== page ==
A Robust Budget For Police Essential in Keeping Our Communities Safe

By David Brown, Rideau-Jock Councillor

In an ever-growing city like Ottawa, there are many emerging challenges. The City must tackle these issues by consistently reevaluating how services are delivered to meet the changing demand. Whether it be a concern for adequate housing, good public administration, an efficient transportation network, or the expansion of public spaces, there is one problem which I hear about commonly: community safety and order.

Many residents often reach out to request that I dispatch police to a problematic road to enforce speed limits or ask that I tell the police to patrol an area more actively where concerns about crime and mischief have been identified. Many also express concerns about how by-law has managed an issue and ask that I direct by-law officers to address a problem differently.

I share the desire of our communities to have public safety and order maintained. However, it is important to remember that, under Provincial law, municipal Councillors cannot direct the operations of Ottawa police or by-law officers. We are expressly prohibited from providing direction to prevent political influence over the enforcement of laws and by-laws.

So how can elected officials such as myself work to improve safety in our communities? The best way for Councillors to make a difference is by advocating on key files and problematic patterns through information sharing. While I cannot tell police or by-law how to enforce the law, I do help bring concerns raised by residents to the attention of the relevant authorities.

For instance, my office and I have been working to advocate for more dedicated law enforcement resources in rural Ottawa. I had a productive meeting with the Ottawa Police earlier this year to identify the main challenges that face Ward 21 residents and to discuss strategies to address these issues. Through my interactions with the Ottawa Police, I am growing in confidence that the OPS is coming to better appreciate and respond to the unique challenges in rural communities.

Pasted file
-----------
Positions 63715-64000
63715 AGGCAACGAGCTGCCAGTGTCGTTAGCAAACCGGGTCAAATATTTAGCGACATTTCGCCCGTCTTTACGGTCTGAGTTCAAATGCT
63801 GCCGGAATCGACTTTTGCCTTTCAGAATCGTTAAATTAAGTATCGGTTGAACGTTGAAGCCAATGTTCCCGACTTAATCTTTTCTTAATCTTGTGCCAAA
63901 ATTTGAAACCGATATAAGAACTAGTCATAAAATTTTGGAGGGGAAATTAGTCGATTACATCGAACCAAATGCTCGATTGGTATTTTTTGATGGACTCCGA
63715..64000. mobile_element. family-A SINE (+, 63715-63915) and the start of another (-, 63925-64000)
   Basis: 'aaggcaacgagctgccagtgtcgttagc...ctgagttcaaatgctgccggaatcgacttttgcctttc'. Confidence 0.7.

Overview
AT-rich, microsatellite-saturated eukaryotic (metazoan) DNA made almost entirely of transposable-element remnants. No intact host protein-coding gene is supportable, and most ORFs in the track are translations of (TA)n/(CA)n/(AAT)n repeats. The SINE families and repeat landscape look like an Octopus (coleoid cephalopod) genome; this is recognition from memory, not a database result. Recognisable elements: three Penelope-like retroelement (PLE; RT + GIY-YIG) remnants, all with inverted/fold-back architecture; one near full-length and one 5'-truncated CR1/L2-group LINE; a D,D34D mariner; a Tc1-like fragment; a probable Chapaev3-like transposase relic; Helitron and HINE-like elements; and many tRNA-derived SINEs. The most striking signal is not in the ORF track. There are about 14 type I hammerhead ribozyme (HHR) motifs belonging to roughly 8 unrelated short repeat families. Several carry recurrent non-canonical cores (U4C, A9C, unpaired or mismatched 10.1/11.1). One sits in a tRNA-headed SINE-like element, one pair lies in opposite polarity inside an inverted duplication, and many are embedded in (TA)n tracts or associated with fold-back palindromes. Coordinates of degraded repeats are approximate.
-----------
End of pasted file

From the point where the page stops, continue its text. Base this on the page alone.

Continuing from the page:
At the time of writing this article, I expect to receive an update from the Ottawa Police about the improved changes to their service delivery structure. This change will have more of a regional focus with the switch to a district-style policing model.

Additionally, Councillors can vote in favour of a more robust budget for police – something that I will always strongly support to keep our communities safe.

Residents can help contribute to community safety as well. If you see an issue, report it through official channels. Every time someone files a non-emergency police or by-law report or dials 9-1-1 or 3-1-1, it is documented. Data around reporting is very valuable as it determines how law enforcement resources are allocated throughout the city.

In the most serious emergencies, please dial 9-1-1. Reports for non-emergency issues can be made to the Ottawa Police Reporting Unit by calling (613) 236-1222, extension 7300, seven days a week from 10:00 am to 8:45 pm or online at By-law reports and requests can be filed by calling 3-1-1 or online at

Residents who have strong feelings or concerns about law and by-law enforcement, particularly in rural Ottawa, should share their thoughts by completing the Rural Summit survey, which you can find at